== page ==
Justice Minister Yaakov Neeman
Justice Minister Yaakov Neeman Photo by Olivier Fitoussi
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Justice Minister Yaakov Neeman is promoting a move that would reduce the the role of legal advisers in government activity. He surprised ministers with the proposal at the weekly cabinet meeting on Sunday.

Neeman's proposal would mean that the opinions of the ministries' legal advisers would not be automatically added to proposed resolutions, except in cases when they deemed them to be unequivocally illegal.

Departing from procedure, Neeman tabled his proposal without prior coordination with Cabinet Secretary Zvi Hauzer, during the government's debate on changes to the cabinet's work procedures.

A minister who attended the meeting said that Neeman asked to speak. He then pulled out a document and began reading clauses that he suggested be added to the government's work procedures.

The clauses dealt with the role of ministry legal advisers while preparing documents for cabinet resolutions - documents received by ministers three days before the meeting, which include the final draft of resolutions to be voted on.

These documents, referred to as "decider resolutions," include an appendix written by the legal adviser of the relevant ministry, as well as opinions of other ministries that might be affected by the resolution.

The legal opinion includes the presentation of legal difficulties that call for changing the formulation, and potential clashes of authority between ministries.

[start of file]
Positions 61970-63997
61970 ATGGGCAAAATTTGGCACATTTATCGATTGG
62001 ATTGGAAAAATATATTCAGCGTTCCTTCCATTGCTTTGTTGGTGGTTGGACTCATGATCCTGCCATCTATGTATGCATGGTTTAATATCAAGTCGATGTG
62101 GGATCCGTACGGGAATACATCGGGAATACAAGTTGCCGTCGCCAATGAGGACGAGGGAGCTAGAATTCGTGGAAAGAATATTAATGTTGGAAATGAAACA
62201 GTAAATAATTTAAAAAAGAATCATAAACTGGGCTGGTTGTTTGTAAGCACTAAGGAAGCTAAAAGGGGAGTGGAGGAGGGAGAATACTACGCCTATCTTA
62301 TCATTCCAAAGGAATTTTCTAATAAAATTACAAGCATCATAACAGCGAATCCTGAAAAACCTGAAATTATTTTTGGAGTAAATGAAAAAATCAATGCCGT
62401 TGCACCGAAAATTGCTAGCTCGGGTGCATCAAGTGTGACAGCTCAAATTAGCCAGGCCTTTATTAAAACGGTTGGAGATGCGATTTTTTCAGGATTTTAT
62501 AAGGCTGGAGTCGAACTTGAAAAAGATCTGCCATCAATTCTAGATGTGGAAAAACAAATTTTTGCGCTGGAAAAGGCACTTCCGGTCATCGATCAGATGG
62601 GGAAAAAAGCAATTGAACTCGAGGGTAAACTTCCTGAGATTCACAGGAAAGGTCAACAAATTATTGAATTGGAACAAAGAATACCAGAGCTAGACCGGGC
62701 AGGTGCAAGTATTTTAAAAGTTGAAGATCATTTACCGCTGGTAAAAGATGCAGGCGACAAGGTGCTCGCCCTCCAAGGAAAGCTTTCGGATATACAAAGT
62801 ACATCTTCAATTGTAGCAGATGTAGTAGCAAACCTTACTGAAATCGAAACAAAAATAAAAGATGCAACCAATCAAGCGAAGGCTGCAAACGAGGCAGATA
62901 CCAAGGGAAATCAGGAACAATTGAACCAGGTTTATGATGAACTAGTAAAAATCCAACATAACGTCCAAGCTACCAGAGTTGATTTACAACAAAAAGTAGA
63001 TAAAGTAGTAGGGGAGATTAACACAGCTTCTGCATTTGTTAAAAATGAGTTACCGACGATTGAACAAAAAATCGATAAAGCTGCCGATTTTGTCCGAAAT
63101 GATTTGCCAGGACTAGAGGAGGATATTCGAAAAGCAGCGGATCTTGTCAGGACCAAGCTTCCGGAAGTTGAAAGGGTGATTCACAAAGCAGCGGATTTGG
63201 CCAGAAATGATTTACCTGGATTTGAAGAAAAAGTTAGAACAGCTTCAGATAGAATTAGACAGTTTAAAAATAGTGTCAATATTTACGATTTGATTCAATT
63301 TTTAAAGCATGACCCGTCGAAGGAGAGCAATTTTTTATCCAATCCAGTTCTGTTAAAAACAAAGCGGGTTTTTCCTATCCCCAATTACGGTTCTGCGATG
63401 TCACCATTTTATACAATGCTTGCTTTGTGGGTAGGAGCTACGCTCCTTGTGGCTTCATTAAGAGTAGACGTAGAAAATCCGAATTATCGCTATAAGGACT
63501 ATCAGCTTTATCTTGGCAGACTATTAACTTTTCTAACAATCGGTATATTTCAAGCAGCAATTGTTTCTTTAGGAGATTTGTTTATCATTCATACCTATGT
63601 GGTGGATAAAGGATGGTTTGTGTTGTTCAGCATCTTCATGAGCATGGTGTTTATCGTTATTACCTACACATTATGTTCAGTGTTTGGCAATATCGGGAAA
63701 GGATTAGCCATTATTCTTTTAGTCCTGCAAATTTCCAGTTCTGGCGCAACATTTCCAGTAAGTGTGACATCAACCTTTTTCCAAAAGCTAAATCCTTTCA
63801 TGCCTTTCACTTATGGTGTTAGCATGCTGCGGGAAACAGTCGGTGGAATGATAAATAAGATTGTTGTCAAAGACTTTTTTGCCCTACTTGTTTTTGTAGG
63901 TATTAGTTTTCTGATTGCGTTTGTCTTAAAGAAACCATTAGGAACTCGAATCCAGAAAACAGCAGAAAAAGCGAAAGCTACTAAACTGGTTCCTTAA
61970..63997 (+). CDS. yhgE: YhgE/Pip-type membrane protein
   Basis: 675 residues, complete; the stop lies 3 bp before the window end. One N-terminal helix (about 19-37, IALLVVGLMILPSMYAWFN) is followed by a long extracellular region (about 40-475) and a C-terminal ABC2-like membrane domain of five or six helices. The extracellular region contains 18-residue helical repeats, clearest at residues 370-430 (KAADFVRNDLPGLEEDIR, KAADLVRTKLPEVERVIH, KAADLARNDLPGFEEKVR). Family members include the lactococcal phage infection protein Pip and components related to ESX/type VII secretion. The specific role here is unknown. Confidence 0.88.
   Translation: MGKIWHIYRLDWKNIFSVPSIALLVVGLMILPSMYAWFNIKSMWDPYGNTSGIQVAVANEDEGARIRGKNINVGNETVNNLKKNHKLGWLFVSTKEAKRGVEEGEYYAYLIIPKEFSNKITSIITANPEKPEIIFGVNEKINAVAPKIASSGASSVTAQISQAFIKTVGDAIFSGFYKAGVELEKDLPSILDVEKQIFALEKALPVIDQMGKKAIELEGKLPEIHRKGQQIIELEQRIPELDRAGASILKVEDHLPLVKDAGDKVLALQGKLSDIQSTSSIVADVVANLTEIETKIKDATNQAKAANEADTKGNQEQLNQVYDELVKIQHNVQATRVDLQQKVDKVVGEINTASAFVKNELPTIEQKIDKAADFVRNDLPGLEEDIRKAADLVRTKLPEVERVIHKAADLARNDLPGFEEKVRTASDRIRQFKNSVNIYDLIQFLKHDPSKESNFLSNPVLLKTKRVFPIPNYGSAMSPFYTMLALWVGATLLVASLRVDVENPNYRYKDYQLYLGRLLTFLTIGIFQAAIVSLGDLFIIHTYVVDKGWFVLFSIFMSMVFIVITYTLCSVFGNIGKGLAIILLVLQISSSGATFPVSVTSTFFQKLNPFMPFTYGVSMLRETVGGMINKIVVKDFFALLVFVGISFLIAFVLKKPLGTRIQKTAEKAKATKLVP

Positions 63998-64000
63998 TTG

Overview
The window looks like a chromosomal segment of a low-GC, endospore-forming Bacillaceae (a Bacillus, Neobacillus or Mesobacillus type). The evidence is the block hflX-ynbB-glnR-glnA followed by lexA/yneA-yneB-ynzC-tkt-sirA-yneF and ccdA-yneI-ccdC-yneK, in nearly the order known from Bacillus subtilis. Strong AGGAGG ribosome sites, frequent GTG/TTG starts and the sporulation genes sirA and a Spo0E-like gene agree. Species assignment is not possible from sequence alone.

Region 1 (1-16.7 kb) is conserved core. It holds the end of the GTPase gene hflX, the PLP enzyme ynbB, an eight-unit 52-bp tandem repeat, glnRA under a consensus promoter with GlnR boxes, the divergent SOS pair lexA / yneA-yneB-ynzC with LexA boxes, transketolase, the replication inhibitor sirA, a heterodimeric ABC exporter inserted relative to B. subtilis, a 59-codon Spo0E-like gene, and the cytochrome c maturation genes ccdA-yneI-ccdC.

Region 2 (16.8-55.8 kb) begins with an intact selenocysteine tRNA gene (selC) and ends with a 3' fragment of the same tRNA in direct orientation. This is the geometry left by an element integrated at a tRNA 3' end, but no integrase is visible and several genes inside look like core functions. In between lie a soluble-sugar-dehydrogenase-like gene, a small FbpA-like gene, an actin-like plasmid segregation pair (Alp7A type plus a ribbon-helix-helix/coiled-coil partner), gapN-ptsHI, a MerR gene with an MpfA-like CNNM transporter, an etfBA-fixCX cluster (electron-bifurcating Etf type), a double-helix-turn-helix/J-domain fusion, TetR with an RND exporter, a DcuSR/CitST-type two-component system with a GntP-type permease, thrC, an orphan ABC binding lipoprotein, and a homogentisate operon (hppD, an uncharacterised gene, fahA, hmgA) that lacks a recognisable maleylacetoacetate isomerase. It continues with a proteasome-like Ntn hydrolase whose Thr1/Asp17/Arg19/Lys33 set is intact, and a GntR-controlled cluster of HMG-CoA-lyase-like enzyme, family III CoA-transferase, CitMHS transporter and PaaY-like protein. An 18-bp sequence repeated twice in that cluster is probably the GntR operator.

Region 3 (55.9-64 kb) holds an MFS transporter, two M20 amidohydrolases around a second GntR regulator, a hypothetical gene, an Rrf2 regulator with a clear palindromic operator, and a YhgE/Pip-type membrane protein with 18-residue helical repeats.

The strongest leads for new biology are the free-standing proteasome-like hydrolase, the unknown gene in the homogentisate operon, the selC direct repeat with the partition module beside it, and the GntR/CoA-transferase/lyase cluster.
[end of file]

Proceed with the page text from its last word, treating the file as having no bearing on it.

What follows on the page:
At the cabinet meeting, Neeman suggested canceling the appendix; including the adviser's legal opinion only in cases where they determine the resolution to be completely illegal; and that they shouldn't be subjected to a voting process.

Deputy Prime Minister Dan Meridor immediately trashed the proposal, saying it would deprive ministers of the complete picture over problems that might arise.

Meridor added that even when the resolution isn't unequivocally illegal, other problems might arise - such as legal discrepancies with Israeli or international law; conflicts of interest; and other legal matters that ministers should be aware of before voting.

Neeman rejected Meridor's criticism, saying, "Judicialization is dominating the minister's work." Other ministers supported Neeman and attacked the legal advisers of the various ministries.

Prime Minister Benjamin Netanyahu did not reject Neeman's offer, but found an elegant way to postpone debating it until further notice. "I disagree with Dan Meridor's position," he said, "but Neeman's proposal should be the subject of a separate discussion. The attorney general [Yehuda Weinstein] isn't present, so we'll debate the issue some other time."